Her music, Volkov says, is a narrative of her life. “It’s very meditative and inward-looking. It has a melancholic air, very generous and beautiful. Some works are more outward-looking, but others are about feelings of loneliness. It’s a dialogue between a person and their God.”
Volkov had no idea that buying a CD in London eight years ago for his pianist/singer/composer/choir conductor/sound artist wife Maya Dunietz, would totally change his life, Gebru’s life and the world of classical music. He and Dunietz listened to their new disc and were in awe of the “mix of styles of traditional Ethiopian, classical and blues,” says Volkov. They read the liner notes to find out more about the musician and were flabbergasted to discover she lives in Jerusalem.
Isolation to the spotlight
Gebru, according to organizers of the Jerusalem Sacred Music Festival, is “one of the most important composers that Africa has ever produced.”
Fortunately for the world’s music lovers, Dunietz and Volkov struck up a friendship with Gebru and were entrusted to bring her music to the world.
At first, they visited Gebru in her small room at the monastery. Sometimes she would play piano for them; other times they would sit in silence. Their bond grew and Dunietz even organized a road trip to the Kinneret (Sea of Galilee), which had been a dream for Gebru.
Then two years ago, Gebru surprised Dunietz with an unexpected present.
“She handed over four plastic bags — old wrinkled Air Ethiopia bags — containing hundreds of pages, all muddled up, a big mess, written in pencil, some of them 60 or 70 years old,” Dunietz told The Guardian. “It was all the pages of her music that she had found in her room. ‘Make a book’, she said.”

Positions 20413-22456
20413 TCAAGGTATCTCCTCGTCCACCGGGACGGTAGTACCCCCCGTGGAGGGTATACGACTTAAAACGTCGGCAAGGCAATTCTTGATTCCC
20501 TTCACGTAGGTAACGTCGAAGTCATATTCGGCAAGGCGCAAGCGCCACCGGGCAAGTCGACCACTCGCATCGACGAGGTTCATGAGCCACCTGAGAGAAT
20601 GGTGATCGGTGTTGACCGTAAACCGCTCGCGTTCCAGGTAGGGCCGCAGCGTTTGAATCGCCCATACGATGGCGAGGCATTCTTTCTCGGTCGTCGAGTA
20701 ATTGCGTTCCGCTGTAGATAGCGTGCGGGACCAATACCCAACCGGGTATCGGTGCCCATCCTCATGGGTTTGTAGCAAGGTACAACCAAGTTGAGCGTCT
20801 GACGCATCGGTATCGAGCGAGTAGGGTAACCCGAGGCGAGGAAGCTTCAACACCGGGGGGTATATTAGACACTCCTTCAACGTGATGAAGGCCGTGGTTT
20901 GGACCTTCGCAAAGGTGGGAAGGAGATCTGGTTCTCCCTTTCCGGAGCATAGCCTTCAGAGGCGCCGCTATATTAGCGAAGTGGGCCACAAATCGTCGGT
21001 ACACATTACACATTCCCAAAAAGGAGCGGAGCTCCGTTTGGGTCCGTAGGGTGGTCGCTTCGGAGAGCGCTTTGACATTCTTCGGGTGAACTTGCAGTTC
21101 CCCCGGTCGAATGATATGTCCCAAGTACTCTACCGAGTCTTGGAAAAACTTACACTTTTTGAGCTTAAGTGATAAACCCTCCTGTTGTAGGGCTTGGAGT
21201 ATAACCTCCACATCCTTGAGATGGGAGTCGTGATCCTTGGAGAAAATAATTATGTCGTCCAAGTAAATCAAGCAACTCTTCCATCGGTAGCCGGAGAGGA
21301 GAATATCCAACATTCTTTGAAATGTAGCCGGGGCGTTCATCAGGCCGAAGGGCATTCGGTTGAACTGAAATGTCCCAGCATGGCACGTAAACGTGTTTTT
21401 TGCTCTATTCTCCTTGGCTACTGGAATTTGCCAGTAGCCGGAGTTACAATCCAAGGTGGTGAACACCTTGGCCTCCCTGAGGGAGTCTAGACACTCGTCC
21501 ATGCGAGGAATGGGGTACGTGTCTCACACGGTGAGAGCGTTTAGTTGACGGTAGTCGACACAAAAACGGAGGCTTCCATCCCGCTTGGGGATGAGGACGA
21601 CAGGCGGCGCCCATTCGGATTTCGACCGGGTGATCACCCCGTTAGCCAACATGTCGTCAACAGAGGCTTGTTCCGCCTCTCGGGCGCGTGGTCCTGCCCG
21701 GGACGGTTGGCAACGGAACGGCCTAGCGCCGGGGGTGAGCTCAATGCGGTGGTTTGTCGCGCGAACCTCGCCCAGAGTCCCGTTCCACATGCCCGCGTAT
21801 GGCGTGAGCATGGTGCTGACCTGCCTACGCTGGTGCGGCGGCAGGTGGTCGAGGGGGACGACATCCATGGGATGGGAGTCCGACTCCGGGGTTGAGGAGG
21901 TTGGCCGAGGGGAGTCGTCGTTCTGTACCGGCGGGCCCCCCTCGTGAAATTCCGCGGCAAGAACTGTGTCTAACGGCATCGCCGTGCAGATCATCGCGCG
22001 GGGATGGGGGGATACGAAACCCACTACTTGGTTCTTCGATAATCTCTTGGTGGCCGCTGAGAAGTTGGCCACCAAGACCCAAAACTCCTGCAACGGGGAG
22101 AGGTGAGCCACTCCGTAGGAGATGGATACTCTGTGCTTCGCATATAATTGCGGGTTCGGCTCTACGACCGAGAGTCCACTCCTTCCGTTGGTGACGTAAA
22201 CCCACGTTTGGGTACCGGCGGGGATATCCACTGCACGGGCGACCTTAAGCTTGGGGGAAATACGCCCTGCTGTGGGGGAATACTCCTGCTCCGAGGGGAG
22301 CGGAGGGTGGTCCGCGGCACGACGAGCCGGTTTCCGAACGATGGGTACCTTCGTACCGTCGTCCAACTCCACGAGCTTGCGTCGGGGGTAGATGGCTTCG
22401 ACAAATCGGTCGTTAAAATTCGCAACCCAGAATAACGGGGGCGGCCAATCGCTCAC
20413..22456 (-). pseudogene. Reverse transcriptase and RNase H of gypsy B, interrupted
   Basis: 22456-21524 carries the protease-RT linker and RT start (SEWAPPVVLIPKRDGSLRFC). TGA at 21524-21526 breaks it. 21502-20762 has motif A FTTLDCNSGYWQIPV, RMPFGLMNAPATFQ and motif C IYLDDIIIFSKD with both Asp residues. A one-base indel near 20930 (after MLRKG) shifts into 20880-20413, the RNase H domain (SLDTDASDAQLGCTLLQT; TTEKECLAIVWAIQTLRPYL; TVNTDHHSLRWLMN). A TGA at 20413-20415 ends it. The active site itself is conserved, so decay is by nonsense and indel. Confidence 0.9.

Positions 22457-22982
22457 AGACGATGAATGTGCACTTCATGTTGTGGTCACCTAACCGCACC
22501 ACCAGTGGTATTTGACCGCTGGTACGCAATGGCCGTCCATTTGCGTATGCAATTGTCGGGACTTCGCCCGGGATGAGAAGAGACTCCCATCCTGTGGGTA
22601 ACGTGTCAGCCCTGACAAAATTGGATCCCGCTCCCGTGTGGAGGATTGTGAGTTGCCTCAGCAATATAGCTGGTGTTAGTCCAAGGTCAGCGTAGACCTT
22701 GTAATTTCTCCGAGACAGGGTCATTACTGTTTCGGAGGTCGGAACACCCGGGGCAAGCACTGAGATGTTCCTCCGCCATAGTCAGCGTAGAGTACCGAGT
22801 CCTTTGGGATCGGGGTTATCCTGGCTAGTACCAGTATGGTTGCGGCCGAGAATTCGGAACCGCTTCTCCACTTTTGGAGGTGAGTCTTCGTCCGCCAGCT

Dunietz turned to Jerusalem Season of Culture organizers for help. In addition to the book, the recent concerts marked the first time Gebru heard her music performed by professional musicians.
Gebru was so overwhelmed by the attention that after a few interviews, withdrew back to her solitude.
That left Volkov, Dunietz and others to speak about her scores.
“Emahoy has created her own genre of music,” Volkov tells ISRAEL21c. He says she draws influences from European classic masters like Chopin, Beethoven and Strauss, Ethiopian church music, and Ethiopian pop stars of the 1960s.
“It’s classical music but also sacred. It’s intimate, honest and very personal about family, death, love, a mother’s love. Her compositions tell stories of different elements of life.”
Volkov says that Gebru “has a lot of music still to be released. She also has songs in six languages that we hope will be released.”
Dunietz hopes to join forces with other Ethiopian musicians to present Gebru’s music on stages abroad. The team behind Gebru’s first book is now in contact with a small record company and is working to release her compositions, promising at least one recording in the coming year.
Volkov adds: “It’s possible that she’s still composing.”